Healing the Trauma of Alcoholism – Episode 237

What trauma has alcoholism brought into your life? How are you healing from it?

I didn’t realize it, but by the time I came to Al-Anon, I had been traumatized by the disease of alcoholism. Al-Anon is helping me to heal from this trauma. I recognized recently that it’s not over, even almost 16 years later.

Recently, I heard of 3 simple steps that can help us to heal from traumatic stress. (Simple, not easy!) I have to admit that I don’t completely understand how to apply them, but what I know is that my progress in Al-Anon has followed these 3 steps. They are:

  • Act
    • I came to Al-Anon. I wasn’t sure why I came, except that I didn’t know what else to do.
    • I kept on coming, just because each time I felt a little better.
    • I listened and identified with what members said in meetings.
    • I read Al-Anon literature (this was huge for me in reducing anxiety and enabling me to sleep.)
  • Act with others.
    • I can’t do it all by myself. That is the essence of Steps 2 and 3:
      Came to believe that a power greater than ourselves could restore us to sanity.
      Made a decision to turn our will and our lives over to the care of God as we understood him.
    • I asked another member to be my sponsor. This was my first step to acting with others. I didn’t use my sponsor very effectively, but I did call when I didn’t know how to act or deal in a situation.
    • I met with other members and formed a step study group (AWOL = A Way Of Life). We met weekly for about 2 years, working through the 12 steps together.
    • Working through Step 4, “Made a searching and fearless moral inventory of ourselves”, with others helped me to see that I am not uniquely broken, and that other people have suffered similar trauma.
    • Step 5, “Admitted to God, to ourselves, and to another human being the exact nature of our wrongs”, has been essential in healing my guilt and shame over my past actions. Until I open up to another person, I am not relieved of my pain. In this way, Acting with another is essential to my recovery.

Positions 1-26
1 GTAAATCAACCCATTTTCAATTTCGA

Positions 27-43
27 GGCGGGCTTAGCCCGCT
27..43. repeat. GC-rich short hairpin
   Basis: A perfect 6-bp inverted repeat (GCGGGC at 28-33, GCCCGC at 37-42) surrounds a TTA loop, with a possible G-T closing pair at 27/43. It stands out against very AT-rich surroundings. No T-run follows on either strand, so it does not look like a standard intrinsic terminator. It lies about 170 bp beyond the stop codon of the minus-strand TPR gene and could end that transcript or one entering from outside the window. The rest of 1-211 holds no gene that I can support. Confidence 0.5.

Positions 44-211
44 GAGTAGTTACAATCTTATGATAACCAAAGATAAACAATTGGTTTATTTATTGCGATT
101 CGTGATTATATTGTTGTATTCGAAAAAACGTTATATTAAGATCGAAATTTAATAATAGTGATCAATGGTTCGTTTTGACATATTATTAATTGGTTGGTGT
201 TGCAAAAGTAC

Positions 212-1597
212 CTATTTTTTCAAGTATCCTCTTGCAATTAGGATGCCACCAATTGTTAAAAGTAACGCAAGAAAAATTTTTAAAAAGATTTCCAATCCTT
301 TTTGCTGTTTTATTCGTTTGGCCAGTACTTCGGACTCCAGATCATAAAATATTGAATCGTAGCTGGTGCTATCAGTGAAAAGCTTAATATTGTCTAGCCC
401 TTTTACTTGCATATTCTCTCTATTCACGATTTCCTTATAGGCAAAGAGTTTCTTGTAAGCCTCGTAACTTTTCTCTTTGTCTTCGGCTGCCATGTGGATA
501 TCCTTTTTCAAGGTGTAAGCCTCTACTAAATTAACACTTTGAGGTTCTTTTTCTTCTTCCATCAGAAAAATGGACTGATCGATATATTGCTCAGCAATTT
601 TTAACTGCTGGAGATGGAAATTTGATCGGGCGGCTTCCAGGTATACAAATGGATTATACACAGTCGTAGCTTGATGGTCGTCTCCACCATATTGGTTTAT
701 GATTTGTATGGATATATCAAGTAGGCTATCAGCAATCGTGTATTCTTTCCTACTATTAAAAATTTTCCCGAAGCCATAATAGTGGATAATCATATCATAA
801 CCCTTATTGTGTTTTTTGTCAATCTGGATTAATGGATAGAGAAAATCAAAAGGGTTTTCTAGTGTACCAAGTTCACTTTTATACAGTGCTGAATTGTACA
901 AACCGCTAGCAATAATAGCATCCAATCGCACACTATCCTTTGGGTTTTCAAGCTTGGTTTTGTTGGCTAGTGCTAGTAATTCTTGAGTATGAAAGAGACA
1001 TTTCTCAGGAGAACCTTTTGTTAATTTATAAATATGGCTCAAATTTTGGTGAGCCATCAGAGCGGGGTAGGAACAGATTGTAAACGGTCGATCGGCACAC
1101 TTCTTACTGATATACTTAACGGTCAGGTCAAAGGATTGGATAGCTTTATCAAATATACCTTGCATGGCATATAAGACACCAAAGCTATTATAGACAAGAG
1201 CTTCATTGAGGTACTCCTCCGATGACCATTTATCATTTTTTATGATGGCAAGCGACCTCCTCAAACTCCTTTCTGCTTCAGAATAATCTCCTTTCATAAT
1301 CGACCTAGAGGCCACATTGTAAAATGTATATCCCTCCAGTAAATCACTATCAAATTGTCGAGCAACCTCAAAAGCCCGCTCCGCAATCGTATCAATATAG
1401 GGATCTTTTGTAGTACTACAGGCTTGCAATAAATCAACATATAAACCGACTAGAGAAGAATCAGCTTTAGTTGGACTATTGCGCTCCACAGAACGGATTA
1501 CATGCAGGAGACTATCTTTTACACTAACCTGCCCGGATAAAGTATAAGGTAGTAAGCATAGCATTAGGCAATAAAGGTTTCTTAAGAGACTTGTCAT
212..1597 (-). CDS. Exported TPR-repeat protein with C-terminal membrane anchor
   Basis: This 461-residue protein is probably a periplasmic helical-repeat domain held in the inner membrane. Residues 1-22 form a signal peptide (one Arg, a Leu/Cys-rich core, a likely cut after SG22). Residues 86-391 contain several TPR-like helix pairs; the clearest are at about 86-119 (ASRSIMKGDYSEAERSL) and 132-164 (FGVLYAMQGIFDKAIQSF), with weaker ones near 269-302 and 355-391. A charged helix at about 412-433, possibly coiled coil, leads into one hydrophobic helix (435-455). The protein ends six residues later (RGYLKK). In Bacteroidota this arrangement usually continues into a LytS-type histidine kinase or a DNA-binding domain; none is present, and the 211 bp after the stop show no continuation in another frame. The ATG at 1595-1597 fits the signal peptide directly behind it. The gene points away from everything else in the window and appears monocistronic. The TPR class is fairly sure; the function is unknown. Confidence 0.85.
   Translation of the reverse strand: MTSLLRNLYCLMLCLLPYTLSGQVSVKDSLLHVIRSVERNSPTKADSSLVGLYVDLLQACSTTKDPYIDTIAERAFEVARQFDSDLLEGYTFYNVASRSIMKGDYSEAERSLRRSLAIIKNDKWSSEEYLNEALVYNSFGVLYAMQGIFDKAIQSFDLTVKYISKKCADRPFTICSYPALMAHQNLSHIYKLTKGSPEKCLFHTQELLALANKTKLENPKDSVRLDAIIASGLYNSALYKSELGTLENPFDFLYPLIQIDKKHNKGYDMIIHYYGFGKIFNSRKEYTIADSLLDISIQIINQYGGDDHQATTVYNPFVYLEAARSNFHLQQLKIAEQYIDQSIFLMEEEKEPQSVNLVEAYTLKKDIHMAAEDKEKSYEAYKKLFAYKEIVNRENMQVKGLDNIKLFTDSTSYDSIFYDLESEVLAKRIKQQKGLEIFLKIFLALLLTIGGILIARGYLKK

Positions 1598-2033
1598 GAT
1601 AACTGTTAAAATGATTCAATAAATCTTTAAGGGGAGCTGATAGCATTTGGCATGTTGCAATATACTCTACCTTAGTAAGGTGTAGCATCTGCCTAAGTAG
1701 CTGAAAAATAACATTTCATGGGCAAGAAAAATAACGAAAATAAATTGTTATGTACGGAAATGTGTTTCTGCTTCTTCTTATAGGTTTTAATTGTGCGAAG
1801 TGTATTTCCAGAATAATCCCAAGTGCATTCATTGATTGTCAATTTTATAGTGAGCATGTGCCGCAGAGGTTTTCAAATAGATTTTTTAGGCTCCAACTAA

• Act from your wise mind.
    • The concept of “wise mind” comes from dialectical behavioral therapy (DBT). It has been described as the combination of intellectual thought and emotional thought. OK. What’s that mean for me?
    • One way I see this action in my program is in Steps 6 and 7. In working Step 6, I try to reach a fullness of understanding and acceptance of my “shortcomings”. Some shortcomings are easy to accept intellectually — I can see the negative effects of my procrastination — but hard to accept emotionally — I am somehow driven to procrastinate but I don’t really know why. Practicing mindfulness can help here. By letting my thoughts just pass by, I start to find acceptance of what is true rather than what I want to be true.
    • Other shortcomings are obvious emotionally but not so much intellectually. My fear of financial insecurity is/was one of these. I knew I was afraid, but I didn’t know what I could do about it. I couldn’t get out of it by reasoning. In fact, my reasoning mind told me that I should just do the things I was afraid of: check the bank balance, pay the bills on time, make a budget. I had to bring the emotion and the reason together to accept that I needed to ask for help.
    • When I have reached intellectual and emotional acceptance of a shortcoming, then I am entirely ready to have it removed, and I can move on to Step 7 where I ask for just that.
    • Many of the components of the Al-Anon program help me to act from my wise mind, by reaching understanding and acceptance of what is true.
      • The disease concept of alcoholism was foreign to me and I rejected it at first. I had to learn about how addiction affects the brain, and I had to listen to lots of other people’s experiences to really accept it. (From both alcoholics and Al-Anon members.)